The ongoing food crisis, which the United Nations described as the worst humanitarian emergency since World War II, has put Africa front and centre in our newsfeeds.
Unfortunately, it often takes extreme and tragic events for the rest of the world to turn its attention to what is happening in the world’s second-largest continent.
High levels of poverty are still experienced by far too many children and families in a number of African countries. But focusing solely on these problems can lead to outdated stereotypes that all children in Africa are “poor kids” living in traditional huts. This is not an accurate reflection – the reality is far more complex, and far more interesting.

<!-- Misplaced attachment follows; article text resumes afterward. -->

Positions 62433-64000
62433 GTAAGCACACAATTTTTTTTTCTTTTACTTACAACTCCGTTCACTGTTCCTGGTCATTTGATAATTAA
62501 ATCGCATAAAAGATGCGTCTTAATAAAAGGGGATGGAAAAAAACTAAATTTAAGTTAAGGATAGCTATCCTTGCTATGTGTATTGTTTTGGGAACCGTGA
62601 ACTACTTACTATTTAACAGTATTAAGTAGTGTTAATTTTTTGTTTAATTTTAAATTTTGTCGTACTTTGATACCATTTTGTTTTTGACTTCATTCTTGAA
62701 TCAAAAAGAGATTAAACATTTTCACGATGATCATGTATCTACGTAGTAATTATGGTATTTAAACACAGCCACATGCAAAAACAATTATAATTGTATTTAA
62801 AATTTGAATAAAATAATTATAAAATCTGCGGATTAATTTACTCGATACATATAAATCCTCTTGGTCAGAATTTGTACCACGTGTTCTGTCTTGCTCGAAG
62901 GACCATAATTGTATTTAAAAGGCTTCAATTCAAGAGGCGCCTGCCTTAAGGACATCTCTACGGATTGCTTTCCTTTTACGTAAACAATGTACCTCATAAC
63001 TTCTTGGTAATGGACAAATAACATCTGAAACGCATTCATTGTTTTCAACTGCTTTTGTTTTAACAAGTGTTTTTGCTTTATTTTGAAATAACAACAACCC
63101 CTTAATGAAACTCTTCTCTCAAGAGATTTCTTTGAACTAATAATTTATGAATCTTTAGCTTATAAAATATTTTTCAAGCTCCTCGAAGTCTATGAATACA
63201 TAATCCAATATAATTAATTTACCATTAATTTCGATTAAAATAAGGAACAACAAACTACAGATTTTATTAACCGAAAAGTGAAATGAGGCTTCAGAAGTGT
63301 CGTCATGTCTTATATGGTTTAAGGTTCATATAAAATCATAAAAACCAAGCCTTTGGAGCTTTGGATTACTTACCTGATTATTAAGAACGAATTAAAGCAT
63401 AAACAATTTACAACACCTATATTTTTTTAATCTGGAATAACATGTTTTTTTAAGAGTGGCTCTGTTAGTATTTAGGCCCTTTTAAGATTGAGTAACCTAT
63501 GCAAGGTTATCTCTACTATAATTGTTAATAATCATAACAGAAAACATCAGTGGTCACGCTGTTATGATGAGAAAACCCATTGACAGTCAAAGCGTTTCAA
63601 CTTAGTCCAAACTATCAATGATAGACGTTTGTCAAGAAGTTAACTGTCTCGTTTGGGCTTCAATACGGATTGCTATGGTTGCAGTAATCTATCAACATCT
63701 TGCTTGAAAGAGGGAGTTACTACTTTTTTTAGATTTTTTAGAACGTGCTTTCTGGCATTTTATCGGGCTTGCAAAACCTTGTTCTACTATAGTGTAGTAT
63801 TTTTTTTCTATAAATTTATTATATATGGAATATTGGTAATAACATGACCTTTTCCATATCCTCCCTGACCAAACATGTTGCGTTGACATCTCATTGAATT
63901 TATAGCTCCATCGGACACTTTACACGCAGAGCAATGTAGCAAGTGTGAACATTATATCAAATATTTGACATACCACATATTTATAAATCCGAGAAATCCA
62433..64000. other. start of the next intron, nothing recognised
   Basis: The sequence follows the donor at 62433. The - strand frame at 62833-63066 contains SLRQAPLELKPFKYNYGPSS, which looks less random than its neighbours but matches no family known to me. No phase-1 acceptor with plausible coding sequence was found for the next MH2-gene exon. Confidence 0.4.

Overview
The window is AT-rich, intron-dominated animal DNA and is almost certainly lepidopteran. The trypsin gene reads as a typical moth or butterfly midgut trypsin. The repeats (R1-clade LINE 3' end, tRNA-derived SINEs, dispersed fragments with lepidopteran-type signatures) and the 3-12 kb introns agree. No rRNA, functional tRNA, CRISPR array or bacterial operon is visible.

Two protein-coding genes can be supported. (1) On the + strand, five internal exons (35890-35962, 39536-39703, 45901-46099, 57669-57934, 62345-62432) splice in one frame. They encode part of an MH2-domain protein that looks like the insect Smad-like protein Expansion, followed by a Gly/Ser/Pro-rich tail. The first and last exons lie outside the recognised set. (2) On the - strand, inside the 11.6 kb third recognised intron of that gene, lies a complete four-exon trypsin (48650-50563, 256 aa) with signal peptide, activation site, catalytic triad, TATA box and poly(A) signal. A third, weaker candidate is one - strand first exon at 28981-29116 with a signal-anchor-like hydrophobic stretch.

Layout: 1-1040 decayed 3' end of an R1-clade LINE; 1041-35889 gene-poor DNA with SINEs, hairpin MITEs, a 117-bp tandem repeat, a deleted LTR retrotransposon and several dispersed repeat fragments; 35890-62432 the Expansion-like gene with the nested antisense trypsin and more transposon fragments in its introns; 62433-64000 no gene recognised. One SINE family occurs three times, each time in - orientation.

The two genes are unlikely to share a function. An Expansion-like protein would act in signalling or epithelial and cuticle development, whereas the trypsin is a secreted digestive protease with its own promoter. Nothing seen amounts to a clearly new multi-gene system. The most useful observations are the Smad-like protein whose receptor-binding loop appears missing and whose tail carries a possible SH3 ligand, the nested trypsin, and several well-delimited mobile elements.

So here are a few facts that might just change the way you think about Africa, and it’s place in our global neighbourhood.
Four out of five people in Africa have a mobile phone
It is a common stereotype that children in Africa have no access to modern technology. That’s not true – currently, around 80% have mobile phones.
In Kenya, the statistics are even higher with nine out of ten people owning a mobile phone. But this is still in stark contrast to the fact that one in two houses does not have adequate sanitation and the average school has only one toilet for every 100 children. This can lead to the outbreak of disease, many of which are particularly deadly for young children.